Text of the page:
Puerto Rico’s economy is in severe trouble, even when compared with that of the mainland in a recession. Its unemployment rate in 2011 was 16.9 percent, compared with 8.8 percent for the mainland. In addition, the median household income is one-third of what it is in the United States. In 2011, 46 percent of the population was below the poverty rate, compared with 16 percent in the nation as a whole. Efforts to raise the wages of Puerto Rican workers only make the island less attractive to labor-intensive businesses—that is, those that employ larger numbers of unskilled people. Capital-intensive companies, such as the petrochemical industries, have found Puerto Rico attractive, but they have not created jobs for the semiskilled. A growing problem is that Puerto Rico has emerged as a major gateway to the United States for illegal drugs from South America. This, in turn, has led the island to experience waves of violence and the social ills associated with the drug trade (Bureau of the Census 2012e : Table S1701; Bureau of Labor Statistics 2011).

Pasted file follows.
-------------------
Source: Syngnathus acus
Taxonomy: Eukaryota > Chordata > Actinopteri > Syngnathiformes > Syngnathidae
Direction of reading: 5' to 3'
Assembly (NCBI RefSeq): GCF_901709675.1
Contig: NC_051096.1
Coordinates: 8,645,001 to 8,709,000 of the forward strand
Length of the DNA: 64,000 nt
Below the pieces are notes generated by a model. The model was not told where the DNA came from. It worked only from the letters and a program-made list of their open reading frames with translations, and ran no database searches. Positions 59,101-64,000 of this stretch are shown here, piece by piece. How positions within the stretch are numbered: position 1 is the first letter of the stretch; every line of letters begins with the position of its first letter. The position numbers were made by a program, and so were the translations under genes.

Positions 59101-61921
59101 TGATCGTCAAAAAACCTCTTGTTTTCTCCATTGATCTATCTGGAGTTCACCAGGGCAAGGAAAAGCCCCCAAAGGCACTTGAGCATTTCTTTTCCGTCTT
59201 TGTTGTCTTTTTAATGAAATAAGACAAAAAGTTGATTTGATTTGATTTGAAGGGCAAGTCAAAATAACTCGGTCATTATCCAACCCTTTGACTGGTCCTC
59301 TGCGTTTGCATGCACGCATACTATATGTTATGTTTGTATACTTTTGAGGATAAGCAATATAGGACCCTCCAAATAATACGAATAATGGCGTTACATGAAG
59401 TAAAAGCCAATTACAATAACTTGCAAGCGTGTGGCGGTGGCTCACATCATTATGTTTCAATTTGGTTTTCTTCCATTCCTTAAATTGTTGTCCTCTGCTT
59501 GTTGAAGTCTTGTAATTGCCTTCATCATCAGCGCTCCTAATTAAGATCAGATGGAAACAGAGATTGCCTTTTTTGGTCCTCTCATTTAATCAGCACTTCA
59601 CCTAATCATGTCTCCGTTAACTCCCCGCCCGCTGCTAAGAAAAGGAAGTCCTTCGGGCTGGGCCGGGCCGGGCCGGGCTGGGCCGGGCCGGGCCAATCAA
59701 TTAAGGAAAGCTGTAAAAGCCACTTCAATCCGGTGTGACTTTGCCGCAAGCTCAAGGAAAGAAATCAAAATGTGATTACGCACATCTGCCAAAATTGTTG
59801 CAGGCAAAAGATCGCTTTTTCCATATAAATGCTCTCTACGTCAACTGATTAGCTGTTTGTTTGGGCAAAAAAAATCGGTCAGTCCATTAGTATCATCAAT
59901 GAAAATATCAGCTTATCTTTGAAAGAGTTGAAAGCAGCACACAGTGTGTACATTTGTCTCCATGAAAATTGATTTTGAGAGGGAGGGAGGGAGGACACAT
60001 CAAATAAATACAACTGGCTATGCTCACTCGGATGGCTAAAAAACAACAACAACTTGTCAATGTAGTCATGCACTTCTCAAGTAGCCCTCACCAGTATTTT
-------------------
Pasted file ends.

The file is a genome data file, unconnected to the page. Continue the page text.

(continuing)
Puerto Rico is an example of the world systems theory initially presented in Chapter 1 . World systems theory is the view of the global economic system as divided between certain industrialized nations that control wealth and developing countries that are controlled and exploited. Although Puerto Rico may be well off compared with many other Caribbean nations, it clearly is at the mercy of economic forces in the United States and, to a much lesser extent, other industrial nations. Puerto Rico continues to struggle with the advantages of citizenship and the detriment of playing a peripheral role in the economy of the United States.
Third in numbers only to Mexican Americans and Puerto Ricans, Cuban Americans are a significant ethnic Hispanic minority in the United States. Their presence in this country has a long history, with Cuban settlements in Florida dating back to as early as 1831. These settlements tended to be small, close-knit communities organized around a single enterprise such as a cigar-manufacturing firm.